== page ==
Microsoft has released a Regex Fuzzer that tests a .NET regular expression for vulnerability to a form of Denial of Service attack. How does it work and how serious is the problem?
You might think regular expressions are great and entirely harmless - it's not as if they were vulnerable to anything like a SQL injection attack. However the innocent looking regular expression can be turned to a sinister purpose. If an attacker knows that input is put through a regular expression then they can arrange to send it a sequence of characters that send it into an infinite loop. The result is that your application goes into a tight loop, becomes unresponsive and used up resources i.e. a Denial of Service or DoS attack.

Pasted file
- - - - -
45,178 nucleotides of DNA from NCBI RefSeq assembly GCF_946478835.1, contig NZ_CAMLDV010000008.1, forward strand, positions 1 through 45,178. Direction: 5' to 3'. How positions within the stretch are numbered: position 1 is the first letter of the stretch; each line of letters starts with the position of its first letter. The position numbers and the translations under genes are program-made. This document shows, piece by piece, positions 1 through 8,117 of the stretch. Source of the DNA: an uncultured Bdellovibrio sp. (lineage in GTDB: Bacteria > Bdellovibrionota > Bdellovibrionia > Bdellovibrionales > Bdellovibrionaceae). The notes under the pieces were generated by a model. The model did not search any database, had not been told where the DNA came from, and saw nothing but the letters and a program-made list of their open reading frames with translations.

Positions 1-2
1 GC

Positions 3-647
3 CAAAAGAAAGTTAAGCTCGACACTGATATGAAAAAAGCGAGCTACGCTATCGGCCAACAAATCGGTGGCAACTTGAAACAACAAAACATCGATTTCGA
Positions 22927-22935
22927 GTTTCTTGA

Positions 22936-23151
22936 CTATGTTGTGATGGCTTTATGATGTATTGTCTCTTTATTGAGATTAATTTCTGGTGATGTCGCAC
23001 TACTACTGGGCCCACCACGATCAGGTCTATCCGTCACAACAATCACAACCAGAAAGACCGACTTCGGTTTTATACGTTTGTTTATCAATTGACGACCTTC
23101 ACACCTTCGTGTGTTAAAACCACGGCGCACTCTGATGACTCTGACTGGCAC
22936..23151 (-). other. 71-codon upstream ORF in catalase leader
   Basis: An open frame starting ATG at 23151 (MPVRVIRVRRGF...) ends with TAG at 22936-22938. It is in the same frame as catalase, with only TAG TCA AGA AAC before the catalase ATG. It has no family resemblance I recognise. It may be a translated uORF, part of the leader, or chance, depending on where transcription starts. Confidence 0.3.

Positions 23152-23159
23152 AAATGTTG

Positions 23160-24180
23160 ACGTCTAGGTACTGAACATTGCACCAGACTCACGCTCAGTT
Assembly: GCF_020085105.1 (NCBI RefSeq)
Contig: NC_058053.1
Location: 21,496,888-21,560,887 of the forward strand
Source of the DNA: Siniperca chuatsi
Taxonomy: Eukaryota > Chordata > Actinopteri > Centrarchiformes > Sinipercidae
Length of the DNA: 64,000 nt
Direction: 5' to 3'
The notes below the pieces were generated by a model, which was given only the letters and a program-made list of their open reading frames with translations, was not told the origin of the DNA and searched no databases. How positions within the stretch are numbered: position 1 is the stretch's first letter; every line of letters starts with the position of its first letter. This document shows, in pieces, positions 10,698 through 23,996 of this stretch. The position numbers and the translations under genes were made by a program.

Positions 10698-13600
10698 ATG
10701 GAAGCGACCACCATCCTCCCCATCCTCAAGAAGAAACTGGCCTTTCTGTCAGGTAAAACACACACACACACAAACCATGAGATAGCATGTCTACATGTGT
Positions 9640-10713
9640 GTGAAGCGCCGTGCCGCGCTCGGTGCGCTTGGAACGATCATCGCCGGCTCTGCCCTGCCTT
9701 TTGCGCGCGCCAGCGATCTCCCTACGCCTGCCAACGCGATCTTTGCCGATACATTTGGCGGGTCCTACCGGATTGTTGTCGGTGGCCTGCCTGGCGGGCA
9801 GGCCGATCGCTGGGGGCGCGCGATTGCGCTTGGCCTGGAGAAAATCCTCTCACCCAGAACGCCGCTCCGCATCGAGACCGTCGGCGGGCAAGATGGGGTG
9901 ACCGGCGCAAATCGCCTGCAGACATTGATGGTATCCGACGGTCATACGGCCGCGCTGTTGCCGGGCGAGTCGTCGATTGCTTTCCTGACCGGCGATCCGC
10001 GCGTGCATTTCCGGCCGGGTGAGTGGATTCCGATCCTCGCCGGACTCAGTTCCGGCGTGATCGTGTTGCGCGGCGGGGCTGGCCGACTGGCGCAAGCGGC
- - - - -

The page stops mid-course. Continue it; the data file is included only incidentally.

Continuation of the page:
Of course the problem for the attacker and for you is to work out what sequence of characters, if any, will send the regular expression into a tight loop. You could play this game all day but it is easier to write an automatic testing tool and this is what the Regex Fuzzer is. You input the expression and it is tested with sets of input characters. If you test it for long enough then your confidence grows that if you can't find an effective string neither will an attacker.
It comes as something of a surprise that you can't produce a deterministic test that a regular expression won't loop, but it appears that if you allow capture groups and back tracking the computation system becomes so powerful that it is as difficult as the Turing machine halting problem - which is, of course, unsolvable.
You can download the testing tool from:
and more information is available from:
.NET Regular Expressions in depth